To attract new customers and retain existing ones, offer the best possible service and ambiance but start with your menu. Promote delicious, house-made items they’ll crave when they’re at home. This typically involves fresh, high quality foods or unique preparations they wouldn’t make for themselves. It might involve local beef or pastured chicken, or it could be a fresh salad made with roasted beets, fresh greens, roasted seeds or nuts and a vinaigrette made from herbs your restaurant grows out on the patio. It could be those incredible summer desserts made with Ontario peaches, strawberries and rhubarb. Show off whatever your menu has to offer and draw people in—once they’ve experienced the flavours, colours and textures of your locally-grown dishes, we bet they’ll be back again.
The power of independent restaurants
Chain restaurants are known for their consistency—if you like a dish, you can get it anywhere that chain exists—but they don’t have the same flexibility as independent restaurants. They can’t change their menu based on an abundance of fresh produce at a local farm, or cook with the seasons with exciting new features every week. This is where your independent restaurant has a distinct advantage—so, use it.
Customers want to make choices that have a positive impact not only for their family (enjoying a delicious meal) but also for their community (giving back). People enjoy supporting local restaurants and when you advertise your connection to local food producers, you’re creating a reciprocal relationship between farmer, restaurateur and patron. Help close that loop and keep the economic circles turning within your region, allowing everyone involved to reap the benefits. It’s a great thing, and Local Food Week is a wonderful time to promote this offering and encourage that cycle.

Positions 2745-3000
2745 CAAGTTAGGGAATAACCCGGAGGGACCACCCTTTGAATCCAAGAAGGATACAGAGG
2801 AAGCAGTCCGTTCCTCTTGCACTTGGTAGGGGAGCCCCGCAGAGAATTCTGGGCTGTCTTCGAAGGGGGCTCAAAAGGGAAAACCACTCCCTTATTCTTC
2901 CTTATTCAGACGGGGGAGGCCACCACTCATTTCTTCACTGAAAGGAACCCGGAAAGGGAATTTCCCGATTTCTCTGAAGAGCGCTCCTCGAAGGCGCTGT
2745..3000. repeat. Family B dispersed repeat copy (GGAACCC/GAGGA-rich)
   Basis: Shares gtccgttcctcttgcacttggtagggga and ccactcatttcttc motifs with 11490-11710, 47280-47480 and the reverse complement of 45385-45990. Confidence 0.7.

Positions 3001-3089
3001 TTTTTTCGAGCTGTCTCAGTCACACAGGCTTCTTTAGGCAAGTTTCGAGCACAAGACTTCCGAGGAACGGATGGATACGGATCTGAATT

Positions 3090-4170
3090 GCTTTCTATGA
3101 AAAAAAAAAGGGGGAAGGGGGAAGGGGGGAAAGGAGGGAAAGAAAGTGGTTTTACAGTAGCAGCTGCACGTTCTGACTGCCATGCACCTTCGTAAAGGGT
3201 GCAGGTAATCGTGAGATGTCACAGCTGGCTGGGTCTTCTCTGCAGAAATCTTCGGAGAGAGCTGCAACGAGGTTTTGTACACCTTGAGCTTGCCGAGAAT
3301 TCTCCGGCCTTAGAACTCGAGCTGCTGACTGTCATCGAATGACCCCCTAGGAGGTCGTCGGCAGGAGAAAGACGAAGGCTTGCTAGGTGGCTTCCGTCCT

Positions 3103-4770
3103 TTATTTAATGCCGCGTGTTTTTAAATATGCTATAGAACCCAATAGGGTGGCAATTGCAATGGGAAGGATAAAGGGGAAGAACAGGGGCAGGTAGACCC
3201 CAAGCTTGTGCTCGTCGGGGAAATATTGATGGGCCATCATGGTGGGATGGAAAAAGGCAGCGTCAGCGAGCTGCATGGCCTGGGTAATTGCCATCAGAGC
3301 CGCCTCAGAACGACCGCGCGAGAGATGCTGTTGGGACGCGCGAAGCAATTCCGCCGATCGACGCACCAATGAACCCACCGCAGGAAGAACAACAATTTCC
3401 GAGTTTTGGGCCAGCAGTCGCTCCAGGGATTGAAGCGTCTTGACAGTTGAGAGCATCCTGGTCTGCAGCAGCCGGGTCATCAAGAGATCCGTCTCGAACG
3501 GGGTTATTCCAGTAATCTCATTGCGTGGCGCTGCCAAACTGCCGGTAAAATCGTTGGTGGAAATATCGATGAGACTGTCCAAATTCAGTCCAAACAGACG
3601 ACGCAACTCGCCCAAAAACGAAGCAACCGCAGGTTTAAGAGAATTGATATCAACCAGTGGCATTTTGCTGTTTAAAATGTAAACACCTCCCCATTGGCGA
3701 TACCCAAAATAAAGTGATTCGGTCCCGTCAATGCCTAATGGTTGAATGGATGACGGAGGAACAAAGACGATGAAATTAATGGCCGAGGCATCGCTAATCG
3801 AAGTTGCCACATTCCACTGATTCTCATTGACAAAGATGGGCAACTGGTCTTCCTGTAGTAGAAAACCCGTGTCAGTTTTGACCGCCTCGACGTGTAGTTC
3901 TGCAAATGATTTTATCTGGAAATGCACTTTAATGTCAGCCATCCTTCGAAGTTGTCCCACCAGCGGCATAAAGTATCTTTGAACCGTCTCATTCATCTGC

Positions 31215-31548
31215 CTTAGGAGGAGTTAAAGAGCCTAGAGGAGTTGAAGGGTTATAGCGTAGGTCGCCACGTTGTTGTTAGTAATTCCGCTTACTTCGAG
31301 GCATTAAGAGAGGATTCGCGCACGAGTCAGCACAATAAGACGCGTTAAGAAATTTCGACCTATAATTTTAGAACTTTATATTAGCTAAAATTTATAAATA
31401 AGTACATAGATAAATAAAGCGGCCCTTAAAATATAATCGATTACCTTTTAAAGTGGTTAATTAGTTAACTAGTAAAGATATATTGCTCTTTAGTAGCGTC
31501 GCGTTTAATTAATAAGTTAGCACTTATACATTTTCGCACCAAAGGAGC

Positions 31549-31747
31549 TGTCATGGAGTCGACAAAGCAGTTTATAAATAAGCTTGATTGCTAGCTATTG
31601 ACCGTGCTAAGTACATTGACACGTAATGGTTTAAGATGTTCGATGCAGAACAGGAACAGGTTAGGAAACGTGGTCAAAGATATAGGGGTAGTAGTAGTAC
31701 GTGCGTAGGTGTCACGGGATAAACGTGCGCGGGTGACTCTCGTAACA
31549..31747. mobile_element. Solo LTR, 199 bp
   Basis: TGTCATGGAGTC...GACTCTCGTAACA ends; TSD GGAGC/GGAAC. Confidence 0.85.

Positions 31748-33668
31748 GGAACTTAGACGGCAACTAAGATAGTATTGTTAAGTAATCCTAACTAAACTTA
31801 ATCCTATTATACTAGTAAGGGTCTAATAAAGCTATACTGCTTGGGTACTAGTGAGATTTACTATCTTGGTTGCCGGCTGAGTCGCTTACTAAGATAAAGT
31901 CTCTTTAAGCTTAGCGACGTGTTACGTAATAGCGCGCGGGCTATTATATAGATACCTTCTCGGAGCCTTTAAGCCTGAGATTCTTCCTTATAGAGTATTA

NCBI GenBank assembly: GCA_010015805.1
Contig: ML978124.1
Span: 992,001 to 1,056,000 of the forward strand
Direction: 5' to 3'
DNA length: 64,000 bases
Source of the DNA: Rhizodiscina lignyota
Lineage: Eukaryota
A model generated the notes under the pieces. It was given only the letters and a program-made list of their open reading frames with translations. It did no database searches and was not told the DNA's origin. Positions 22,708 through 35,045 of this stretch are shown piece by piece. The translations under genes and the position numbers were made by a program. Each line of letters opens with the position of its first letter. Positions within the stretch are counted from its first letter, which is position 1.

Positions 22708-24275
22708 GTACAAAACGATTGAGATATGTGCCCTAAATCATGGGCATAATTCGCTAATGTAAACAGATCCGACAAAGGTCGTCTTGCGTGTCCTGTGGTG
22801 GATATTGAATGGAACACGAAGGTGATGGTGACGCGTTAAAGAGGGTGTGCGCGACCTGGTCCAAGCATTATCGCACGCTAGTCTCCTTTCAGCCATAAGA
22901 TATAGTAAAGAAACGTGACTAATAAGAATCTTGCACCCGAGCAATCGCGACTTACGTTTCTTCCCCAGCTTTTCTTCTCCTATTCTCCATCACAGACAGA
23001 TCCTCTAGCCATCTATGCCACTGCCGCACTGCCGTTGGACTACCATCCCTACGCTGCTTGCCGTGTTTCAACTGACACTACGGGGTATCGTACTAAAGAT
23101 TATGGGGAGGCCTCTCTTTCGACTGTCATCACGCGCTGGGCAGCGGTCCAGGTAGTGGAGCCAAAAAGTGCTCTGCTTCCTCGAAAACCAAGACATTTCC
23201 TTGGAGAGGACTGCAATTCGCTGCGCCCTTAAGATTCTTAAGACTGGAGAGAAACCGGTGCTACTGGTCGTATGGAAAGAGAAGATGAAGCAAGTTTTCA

Show off your local connections
It’s easy to say you love local food but to really win customers over, show them that you mean it. We know that choosing to visit a new restaurant (or return to a favourite spot) is a decision rooted in emotion and desire—the appeal of the ingredients, the dishes, the connection to local farms and the knowledge that you’re supporting your community with your purchasing decisions. Your customers won’t know about these connections unless they see them in action, so make it clear and celebrate your relationship with local food producers. There truly is no downside, so go ahead and paint a picture they can’t ignore—social media is great for this, and word of mouth always helps.
At the end of the day, you want your customers to see you as a community partner with clear connections to the land, farmers and artisans all around us. There is an agricultural infrastructure in our backyards that should be at the forefront of what we do and how we connect with people who live, work and play in each region. Chain restaurants cannot compete with this connection or the exceptional food it allows independent restaurants to put on their tables. In celebration of Local Food Week, let’s nurture these connections and show off the best Ontario has to offer. The Morton Food Service team can help guide you—please contact us for personalized advice.